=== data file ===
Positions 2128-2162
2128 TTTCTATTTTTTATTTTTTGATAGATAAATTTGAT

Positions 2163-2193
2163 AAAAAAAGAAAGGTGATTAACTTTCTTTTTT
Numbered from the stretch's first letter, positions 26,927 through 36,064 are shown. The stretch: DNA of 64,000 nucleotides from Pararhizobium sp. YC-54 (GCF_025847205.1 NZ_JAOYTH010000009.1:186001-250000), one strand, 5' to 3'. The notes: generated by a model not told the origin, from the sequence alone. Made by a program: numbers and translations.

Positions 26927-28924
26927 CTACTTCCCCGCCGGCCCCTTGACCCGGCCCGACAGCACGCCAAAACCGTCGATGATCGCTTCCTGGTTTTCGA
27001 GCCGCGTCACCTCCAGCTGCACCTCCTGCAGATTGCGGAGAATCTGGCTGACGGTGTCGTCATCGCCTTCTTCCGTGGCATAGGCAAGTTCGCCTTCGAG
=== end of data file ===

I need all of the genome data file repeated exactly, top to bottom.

Positions 2128-2162
2128 TTTCTATTTTTTATTTTTTGATAGATAAATTTGAT

Positions 2163-2193
2163 AAAAAAAGAAAGGTGATTAACTTTCTTTTTT
Numbered from the stretch's first letter, positions 26,927 through 36,064 are shown. The stretch: DNA of 64,000 nucleotides from Pararhizobium sp. YC-54 (GCF_025847205.1 NZ_JAOYTH010000009.1:186001-250000), one strand, 5' to 3'. The notes: generated by a model not told the origin, from the sequence alone. Made by a program: numbers and translations.

Positions 26927-28924
26927 CTACTTCCCCGCCGGCCCCTTGACCCGGCCCGACAGCACGCCAAAACCGTCGATGATCGCTTCCTGGTTTTCGA
27001 GCCGCGTCACCTCCAGCTGCACCTCCTGCAGATTGCGGAGAATCTGGCTGACGGTGTCGTCATCGCCTTCTTCCGTGGCATAGGCAAGTTCGCCTTCGAG